Brazilian history starts on April 22nd of 1500, when the Portuguese Pedro Alvares Cabral 'accidentally' landed in southern Bahia. The name "Brazil" came from "Pau-Brasil", a tropical redwood used as dyeing of fabric that became the export product of the country. The initial colonization was located in the border of the continent, close to the ocean where it was easier to ship the wood. Initially, the "run to the west" was made by the "bandeirantes", the name given to the indigenous slave­hunters. It can be said that these groups effectively secured the massive interior for the Portuguese. Regions like Chapada Diamantina, Goiás and Mato Grosso were annexed in this period.

    During the XVII and XVIII centuries, many attempts of colonization were made by the European powers competing for the region. French and Holland tried many times to establish colonies in the country, and invade the cities of Rio and Fortaleza, in the north, being expulsed by the Portuguese afterwards. Some of their culture and ethnical characteristics can still be noticed in these regions.

    The sugar cane plantations became the most important economic activity in the XVII century. This new activity demanded a lot of workers. However, Indians were uninterested in the repetitive drudgery of cutting cane. Hence, African slaves were introduced in the end of 1500's, also because the diseases that the colonizers brought with them were killing the Indians.

    Brazil was soon one leg on a lucrative maritime trade triangle: guns and supplies from Portugal to Africa, slaves from Africa to Brazil, sugar from Brazil back to Europe. Within a few decades, colonial cities such as Salvador and Olinda were fabulously rich. These offspring of mixed Black, Indian and European heritage formed a rapidly emerging mulatto population. Slavery was only abolished in 1888, but these three centuries have left a considerable impact on the country; today some 38% of the Brazilian population is composed by mulattos. In the beginning of the XIX century, Napoleon conquested Lisbon and forced the Portuguese king to move to Brazil declaring Rio de Janeiro the capital of the United Kingdom of Portugal. That made Brazil the only New World colony to serve as the seat of an European monarchy.

    The base of the economy turned to be the gold mining, mostly in the natural deposits discovered in the southern central part of what is today the state of Minas Gerais. The gold mining instigated the first attempts of real settlers moving into the interior.

    In 1822, Brazil gained independence, supported by the British. The independence was an agreement between the components of the dominant elite. The son of the Portuguese king, Don Pedro I, was named Emperor of Brazil without any bloodshed. The changes brought by the royal presence were enormous: palaces, parks, and gardens were built all over the capital, Rio de Janeiro. The monarchy collapsed in 1889, a year after the emancipation of the slaves. By that time, the coffee and rubber industries boomed, bringing richness to regions like São Paulo and Amazon. The beauty of the public theaters in Manaus and São Paulo are good examples of that time.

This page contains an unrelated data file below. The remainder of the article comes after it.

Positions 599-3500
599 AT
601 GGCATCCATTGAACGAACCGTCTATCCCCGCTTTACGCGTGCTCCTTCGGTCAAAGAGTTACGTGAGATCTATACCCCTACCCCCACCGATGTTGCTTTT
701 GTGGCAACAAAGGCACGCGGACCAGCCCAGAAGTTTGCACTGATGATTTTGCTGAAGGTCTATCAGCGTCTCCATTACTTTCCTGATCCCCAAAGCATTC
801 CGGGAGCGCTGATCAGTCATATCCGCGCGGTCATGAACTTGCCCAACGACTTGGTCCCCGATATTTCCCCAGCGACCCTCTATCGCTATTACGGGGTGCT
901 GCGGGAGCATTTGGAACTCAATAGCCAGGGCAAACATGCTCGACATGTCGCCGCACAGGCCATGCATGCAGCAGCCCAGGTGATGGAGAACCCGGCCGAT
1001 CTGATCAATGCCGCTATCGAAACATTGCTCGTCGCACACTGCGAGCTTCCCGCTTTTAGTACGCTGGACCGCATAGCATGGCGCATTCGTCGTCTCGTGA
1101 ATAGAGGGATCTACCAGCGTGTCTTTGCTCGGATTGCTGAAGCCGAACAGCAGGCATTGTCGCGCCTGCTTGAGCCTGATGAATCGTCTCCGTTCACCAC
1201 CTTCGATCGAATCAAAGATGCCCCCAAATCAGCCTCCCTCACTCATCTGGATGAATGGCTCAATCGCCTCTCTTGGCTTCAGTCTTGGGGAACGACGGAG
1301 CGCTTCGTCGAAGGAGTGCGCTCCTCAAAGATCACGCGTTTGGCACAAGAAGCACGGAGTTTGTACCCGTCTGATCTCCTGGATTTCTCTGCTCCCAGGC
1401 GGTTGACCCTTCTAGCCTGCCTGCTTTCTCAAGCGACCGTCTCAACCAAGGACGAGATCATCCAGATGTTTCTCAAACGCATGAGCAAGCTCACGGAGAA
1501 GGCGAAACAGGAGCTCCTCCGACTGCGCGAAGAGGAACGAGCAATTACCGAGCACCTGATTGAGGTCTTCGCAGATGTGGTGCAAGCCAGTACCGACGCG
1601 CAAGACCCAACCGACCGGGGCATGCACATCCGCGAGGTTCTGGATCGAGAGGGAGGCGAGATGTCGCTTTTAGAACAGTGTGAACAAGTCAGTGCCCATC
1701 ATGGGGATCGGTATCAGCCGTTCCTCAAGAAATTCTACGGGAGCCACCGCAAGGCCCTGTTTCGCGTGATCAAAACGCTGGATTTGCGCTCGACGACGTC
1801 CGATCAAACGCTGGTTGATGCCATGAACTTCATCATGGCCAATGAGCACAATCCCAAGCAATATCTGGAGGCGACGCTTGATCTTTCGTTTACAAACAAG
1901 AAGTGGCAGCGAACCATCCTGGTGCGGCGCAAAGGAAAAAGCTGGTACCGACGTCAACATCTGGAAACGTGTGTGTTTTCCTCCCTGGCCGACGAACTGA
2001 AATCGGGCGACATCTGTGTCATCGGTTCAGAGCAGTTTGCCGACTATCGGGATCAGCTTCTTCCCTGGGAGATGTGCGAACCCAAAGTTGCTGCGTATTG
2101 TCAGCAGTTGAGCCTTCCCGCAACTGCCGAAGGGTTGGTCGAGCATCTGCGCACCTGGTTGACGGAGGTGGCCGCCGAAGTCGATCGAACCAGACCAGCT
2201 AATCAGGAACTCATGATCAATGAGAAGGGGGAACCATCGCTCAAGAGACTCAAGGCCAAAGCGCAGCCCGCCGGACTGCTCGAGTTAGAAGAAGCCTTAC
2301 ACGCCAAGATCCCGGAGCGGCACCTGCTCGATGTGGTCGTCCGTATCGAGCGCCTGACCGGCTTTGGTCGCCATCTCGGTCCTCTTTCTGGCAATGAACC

The first half of the XX century was marked by the beginning of the Brazilian industrialization. When the Great Depression took hold of the economy, riots against the corruption of old elites broke out and Pres. Getúlio Vargas became the constructor of a modern country. He was immensely popular with the Brazilian people until he declared himself dictator, calling his regime the 'New State'. After 20 years on government, seeing his enemies gaining power, he killed himself in the Government Palace, to "became history", as said on his last letter.

    After some good and bad Presidents between 1950 and 1964, a military coup ended democracy period, initiating a dictatorship where torture and social restrictions were the order of the day. On the other hand, Brazil prospered economically, with a lot of Government investments as the construction of the new capital, Brasília and numerous highways built to link far regions, like the Amazon. This policy developed the interior of the country but started the destruction of the rainforest and the invasion of Indian land. In the early '80s, however, it became clear that much of the economic "miracle" had been financed on easy international loans, much of that invested in dubious development projects. In 1985 the militaries left the government and a new democratic period initiated, bringing with it problems with the economy. The hyper-inflation took place, reaching over 8.000% a year in 1989.

    It was only in 1994, after the election of President Fernando Henrique Cardoso, that this drain from corruption and uncertainty could be brought to a halt with the introduction of the 'Plano Real' and a new team of good politics in the government.

    The actual President is Luís Inácio Lula da Silva, elected in 2002. Consistently described as "leftist", his election has been billed as a victory for the left. But his policies and those of the PT, his party, are now, after the election, widely reported to have become more centrist. Lula pledged to maintain Brazil's financial commitments while working to alleviate the serious poverty of the country.

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